Forestry & Woodlot Management

How to Make a Biodynamic Tree Paste

by Hugh J. Courtney, 2019 Celestial Planting Calendar

Tree paste is an excellent way to fertilize a tree and help it deal with disease.  It can be applied any time of the year but one preferred time is late in the fall or in late winter.  Here is a simplified version with proportions calculated to make enough paste to apply to several trees. 

Suggested equipment and materials

• Power drill with ½ inch mixing chuck
• 5 or 6 gallon (19 or 23 litre) bucket
• 5 pounds (2.25 kilograms) Bentonite clay
• 2 to 2.5 gallons (7.5 to 9.5 litres) water (see below)
• ½ gallon (2 litres) fermented Equisetum tea (BD508)
• 2 units ELA (Earth Legacy Agriculture) Field Activator

Preparing the water

Water from a well should be exposed to the sun and starlight for at least 24 hours prior to use. If the water is chlorinated, 48 hours of exposure is recommended. Fresh, not stagnant, pond water is acceptable. Recently collected rainwater is preferred but be aware of its acidic properties. The ideal container for exposing water to sunlight is a copper kettle or a ceramic crock.  A stainless steel container can also be used.  A plastic bucket is a last resort, but never use an aluminum container.

Tree Paste Instructions

Place two gallons of de-chlorintated water in a five- or six-gallon plastic bucket. Slowly add the clay while stirring contents using the power drill mixer. Mix the water thoroughly with the clay (20 minutes). Hand mixing requires several hours.  When half of the clay has been added, slowly add the ELA Field Activator and the fermented Equisetum tea and continue to stir.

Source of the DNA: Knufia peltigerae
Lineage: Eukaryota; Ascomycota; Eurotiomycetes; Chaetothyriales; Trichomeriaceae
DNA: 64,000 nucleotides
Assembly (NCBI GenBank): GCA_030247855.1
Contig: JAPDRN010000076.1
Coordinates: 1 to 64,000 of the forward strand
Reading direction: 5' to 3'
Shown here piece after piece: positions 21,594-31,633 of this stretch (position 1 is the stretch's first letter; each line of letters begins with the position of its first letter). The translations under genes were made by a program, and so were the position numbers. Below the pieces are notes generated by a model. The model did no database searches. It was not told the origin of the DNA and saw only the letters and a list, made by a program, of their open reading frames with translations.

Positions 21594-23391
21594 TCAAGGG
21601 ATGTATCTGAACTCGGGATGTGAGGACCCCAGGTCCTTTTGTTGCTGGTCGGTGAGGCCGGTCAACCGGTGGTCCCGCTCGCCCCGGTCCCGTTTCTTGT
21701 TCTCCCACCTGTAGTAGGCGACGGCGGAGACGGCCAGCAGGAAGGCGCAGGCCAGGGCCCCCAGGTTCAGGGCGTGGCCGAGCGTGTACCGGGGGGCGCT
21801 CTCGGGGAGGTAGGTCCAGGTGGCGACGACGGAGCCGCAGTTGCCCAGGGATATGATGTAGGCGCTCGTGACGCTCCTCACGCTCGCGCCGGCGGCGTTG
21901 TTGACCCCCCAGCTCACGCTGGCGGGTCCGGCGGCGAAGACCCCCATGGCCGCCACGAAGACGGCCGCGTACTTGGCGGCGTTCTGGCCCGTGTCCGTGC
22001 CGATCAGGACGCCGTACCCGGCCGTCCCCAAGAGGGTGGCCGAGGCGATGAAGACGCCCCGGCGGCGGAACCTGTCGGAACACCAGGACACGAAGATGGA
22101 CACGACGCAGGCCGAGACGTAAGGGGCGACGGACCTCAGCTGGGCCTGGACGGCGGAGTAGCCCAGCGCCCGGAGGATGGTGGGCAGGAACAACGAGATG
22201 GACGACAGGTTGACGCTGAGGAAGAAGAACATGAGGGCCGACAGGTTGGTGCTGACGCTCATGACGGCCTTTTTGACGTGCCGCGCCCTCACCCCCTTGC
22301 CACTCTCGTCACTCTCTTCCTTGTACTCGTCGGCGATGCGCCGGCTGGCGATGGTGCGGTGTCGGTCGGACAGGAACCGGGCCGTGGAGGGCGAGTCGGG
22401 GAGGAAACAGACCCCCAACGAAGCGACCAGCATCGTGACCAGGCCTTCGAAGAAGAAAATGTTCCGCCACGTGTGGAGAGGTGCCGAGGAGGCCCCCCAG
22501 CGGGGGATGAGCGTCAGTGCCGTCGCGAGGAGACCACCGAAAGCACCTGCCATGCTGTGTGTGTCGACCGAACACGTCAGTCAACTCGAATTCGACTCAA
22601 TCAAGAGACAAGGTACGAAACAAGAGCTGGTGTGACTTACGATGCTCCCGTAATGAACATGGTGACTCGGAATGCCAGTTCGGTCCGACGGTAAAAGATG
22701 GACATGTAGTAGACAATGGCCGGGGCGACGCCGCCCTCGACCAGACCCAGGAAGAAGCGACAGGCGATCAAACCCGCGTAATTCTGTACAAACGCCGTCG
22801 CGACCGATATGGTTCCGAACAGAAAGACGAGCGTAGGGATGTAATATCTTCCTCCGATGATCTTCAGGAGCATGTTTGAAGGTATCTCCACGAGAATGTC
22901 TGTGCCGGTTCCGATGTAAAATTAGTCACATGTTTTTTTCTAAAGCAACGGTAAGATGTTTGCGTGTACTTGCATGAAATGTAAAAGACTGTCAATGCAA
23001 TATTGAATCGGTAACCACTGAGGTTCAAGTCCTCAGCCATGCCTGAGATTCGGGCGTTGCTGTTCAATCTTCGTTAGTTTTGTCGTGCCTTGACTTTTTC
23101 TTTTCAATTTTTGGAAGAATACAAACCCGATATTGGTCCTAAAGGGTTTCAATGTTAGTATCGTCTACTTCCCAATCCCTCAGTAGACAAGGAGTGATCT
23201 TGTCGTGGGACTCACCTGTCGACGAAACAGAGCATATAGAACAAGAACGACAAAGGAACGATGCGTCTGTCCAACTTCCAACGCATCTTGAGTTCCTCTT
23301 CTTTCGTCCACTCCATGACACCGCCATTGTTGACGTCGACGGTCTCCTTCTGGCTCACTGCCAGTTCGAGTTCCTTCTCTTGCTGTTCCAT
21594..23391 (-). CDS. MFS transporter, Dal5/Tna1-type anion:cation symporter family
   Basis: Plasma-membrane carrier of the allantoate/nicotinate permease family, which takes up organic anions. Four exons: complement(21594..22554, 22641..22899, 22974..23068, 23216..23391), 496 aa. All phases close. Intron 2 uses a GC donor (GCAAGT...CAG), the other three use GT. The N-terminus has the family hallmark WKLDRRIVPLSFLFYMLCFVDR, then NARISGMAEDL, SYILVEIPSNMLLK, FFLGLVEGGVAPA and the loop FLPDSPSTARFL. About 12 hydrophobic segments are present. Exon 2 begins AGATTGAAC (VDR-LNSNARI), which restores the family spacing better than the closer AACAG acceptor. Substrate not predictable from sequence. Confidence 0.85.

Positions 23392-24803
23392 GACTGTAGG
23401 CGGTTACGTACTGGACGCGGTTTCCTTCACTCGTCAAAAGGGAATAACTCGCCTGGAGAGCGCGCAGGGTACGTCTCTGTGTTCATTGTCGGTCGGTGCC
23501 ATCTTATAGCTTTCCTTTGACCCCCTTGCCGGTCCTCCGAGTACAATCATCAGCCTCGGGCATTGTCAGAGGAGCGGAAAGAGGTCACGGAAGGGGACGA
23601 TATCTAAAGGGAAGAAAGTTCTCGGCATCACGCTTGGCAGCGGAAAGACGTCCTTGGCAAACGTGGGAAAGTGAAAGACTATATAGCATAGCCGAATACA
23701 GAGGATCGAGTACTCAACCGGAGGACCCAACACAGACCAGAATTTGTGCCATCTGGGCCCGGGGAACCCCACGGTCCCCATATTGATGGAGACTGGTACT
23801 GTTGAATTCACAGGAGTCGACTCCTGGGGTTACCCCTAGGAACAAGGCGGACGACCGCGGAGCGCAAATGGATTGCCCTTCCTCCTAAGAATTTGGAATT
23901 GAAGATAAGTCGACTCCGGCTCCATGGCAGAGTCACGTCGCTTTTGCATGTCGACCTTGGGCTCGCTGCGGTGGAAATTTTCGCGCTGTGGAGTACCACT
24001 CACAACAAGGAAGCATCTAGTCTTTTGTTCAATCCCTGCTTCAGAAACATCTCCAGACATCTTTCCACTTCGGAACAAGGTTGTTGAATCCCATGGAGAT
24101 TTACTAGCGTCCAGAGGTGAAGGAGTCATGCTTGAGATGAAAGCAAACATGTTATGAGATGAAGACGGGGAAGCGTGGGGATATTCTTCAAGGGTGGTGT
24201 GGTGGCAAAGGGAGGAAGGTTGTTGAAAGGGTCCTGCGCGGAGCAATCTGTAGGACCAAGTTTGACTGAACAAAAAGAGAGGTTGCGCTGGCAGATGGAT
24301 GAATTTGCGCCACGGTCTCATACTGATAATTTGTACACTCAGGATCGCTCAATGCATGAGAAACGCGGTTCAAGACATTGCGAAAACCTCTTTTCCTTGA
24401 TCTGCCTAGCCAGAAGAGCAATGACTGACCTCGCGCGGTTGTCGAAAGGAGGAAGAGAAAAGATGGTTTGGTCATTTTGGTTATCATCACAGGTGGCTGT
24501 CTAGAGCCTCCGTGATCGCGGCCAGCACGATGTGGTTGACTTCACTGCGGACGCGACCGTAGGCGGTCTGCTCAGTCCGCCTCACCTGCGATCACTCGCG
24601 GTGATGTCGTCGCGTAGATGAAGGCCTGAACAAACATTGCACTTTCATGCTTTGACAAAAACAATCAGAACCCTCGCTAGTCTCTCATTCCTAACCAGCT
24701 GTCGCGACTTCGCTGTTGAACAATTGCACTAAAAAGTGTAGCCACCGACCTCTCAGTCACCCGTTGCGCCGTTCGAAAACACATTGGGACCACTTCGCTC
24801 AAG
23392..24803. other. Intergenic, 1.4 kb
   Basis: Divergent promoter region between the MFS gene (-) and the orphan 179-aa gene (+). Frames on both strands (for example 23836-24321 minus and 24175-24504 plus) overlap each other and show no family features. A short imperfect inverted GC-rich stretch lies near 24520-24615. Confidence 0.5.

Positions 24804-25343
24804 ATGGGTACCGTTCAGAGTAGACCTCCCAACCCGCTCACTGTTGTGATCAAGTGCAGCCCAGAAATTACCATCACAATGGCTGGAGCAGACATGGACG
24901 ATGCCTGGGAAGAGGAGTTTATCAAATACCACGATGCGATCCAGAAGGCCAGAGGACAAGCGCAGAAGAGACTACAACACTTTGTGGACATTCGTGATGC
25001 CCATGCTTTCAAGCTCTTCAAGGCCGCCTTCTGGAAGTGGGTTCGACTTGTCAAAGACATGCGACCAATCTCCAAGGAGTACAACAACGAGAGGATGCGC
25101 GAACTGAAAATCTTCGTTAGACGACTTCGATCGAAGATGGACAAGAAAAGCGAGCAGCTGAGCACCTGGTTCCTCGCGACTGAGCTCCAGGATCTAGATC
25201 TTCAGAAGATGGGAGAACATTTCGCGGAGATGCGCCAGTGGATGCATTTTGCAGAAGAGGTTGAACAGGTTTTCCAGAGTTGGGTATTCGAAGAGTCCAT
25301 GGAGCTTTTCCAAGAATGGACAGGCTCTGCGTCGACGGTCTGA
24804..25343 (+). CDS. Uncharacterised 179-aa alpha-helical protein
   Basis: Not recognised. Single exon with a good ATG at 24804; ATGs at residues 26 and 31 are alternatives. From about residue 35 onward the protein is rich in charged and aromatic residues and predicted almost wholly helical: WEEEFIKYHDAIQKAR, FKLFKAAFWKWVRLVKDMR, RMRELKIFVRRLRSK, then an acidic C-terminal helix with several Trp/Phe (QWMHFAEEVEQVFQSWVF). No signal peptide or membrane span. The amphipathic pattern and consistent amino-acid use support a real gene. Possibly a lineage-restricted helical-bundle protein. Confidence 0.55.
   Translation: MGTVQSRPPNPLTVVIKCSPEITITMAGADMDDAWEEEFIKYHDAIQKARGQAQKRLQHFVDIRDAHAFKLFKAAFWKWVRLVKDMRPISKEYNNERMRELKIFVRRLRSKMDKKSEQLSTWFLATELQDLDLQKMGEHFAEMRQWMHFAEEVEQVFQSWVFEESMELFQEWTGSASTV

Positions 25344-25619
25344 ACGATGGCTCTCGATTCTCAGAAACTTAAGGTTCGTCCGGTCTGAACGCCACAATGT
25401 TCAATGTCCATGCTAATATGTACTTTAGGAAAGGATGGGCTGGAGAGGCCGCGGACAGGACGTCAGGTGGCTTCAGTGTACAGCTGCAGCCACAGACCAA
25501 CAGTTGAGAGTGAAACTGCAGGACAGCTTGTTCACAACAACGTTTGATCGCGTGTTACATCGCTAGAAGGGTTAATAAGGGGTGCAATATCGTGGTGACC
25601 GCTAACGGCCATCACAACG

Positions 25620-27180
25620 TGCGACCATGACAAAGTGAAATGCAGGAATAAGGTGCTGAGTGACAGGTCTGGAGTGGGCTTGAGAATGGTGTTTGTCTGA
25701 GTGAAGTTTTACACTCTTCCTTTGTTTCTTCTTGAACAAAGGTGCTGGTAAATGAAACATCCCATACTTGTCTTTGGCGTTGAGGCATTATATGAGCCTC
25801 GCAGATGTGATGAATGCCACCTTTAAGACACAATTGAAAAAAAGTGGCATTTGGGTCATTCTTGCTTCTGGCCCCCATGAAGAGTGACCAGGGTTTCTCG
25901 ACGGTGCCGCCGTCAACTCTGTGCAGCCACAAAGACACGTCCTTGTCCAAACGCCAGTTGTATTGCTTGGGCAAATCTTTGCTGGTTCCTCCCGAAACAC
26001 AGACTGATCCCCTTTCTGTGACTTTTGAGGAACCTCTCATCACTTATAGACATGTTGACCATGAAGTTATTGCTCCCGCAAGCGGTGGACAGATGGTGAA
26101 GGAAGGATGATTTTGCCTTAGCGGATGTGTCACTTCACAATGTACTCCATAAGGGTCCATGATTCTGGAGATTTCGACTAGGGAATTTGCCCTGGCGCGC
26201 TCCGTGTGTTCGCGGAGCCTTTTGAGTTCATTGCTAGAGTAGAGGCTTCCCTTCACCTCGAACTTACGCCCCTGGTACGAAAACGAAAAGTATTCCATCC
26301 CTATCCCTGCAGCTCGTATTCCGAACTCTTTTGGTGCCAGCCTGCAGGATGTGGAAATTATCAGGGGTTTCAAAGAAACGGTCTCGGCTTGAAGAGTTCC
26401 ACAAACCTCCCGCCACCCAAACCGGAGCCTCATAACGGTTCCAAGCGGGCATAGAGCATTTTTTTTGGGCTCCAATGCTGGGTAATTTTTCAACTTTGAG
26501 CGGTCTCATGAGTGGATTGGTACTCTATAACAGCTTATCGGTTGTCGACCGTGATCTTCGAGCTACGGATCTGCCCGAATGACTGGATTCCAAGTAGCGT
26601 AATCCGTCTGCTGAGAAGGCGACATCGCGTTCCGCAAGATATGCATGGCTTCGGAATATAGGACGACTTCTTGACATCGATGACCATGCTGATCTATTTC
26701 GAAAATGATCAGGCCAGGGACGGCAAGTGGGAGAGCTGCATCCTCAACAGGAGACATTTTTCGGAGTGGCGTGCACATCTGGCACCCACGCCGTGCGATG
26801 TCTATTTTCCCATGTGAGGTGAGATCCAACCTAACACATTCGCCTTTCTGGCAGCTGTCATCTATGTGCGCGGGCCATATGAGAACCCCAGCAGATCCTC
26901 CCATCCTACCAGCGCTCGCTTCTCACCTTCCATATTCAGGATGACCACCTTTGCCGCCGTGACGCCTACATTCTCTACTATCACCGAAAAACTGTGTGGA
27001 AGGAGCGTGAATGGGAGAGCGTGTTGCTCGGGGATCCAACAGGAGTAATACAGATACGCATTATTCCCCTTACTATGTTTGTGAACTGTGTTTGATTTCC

Add the remaining clay until the mixture is thick and pastelike. Let it sit for a few hours. Stir again slightly to see if additional water is needed. If the material is to be applied in a spray form, dilute to the desired consistency suitable for your spray equipment—possibly twice as much water as originally called for. Three units each of Biodynamic Compound (BC) Preparation and Horn Manure (BD500) may be substituted for the two units of the Field Activator. 

Prior to applying tree paste, remove as much loose bark as possible using a wire brush, putty knife or other scraping tool. Use an extra-large brush to apply the paste to the tree trunk and larger lower limbs.  Heavy duty rubber gloves may also be used.

Binding agents sometimes used

• Castor oil: ¼ cup or less, also used as a healing agent
• Linseed oil: ¼ cup or less 

Some recipes add Horn Silica (BD501) preparation, powdered stinging nettle, liquid seaweed, whey, diatomaceous earth, lime, as well as other helpful ingredients. For further reading on tree care and how to apply tree paste, see Ehrenfried Pfeiffer’s "The Biodynamic Treatment of Fruit Trees, Berries and Shrubs".

Hugh Courtney - Writer, Mentor, Teacher, Researcher 

In addition to contributing articles, Hugh Courtney has taken on the advisory role of forecasting favourable and unfavorable times for this calendar. He has devoted more than 40 years to perfecting the art of making biodynamic preparations. Taking a cue from his own mentor, Josephine Porter, who declared, “These preparations are no secret, I will teach anyone who wants to learn how to make them,” he has mentored hundreds of people on the finer points of making quality preparations. 

Ever concerned about keeping this special art form alive into the future, in 2009, Hugh founded Earth Legacy Agriculture, LLC to provide quality preparations for discerning practitioners.

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Importance of Trees and Forests

by Hugh Courtney, 2019 Celestial Planting Calendar

When do trees become a wood or woods and ultimately a forest?  To answer this question, we can use a dictionary, in this case, The Random House Dictionary.  

A tree is “a plant having a permanently woody main stem or trunk ordinarily growing to a considerable height and usually developing branches at some distance from the ground.”

The definition of woods or wood is described as “a large and thick collection of growing trees, a grove or forest.” 

When we examine the word forest, it is defined as, “a large tract of land covered with trees and underbrush.” 
When we try to sort out the difference between forest, grove and woods, we understand that all these terms refer to an area covered with trees.